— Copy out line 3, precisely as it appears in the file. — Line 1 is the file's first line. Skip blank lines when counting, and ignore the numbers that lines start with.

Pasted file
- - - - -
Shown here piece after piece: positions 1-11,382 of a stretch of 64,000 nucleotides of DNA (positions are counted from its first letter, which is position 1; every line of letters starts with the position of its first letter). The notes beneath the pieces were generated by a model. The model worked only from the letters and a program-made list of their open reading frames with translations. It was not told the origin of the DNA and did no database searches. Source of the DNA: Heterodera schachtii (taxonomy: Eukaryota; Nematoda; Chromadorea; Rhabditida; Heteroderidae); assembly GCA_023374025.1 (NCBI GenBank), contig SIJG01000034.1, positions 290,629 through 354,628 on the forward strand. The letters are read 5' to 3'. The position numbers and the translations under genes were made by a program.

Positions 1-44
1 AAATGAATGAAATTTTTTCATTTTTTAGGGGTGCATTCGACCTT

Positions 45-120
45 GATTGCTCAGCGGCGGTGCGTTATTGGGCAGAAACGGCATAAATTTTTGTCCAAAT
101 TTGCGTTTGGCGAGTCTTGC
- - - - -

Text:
1 AAATGAATGAAATTTTTTCATTTTTTAGGGGTGCATTCGACCTT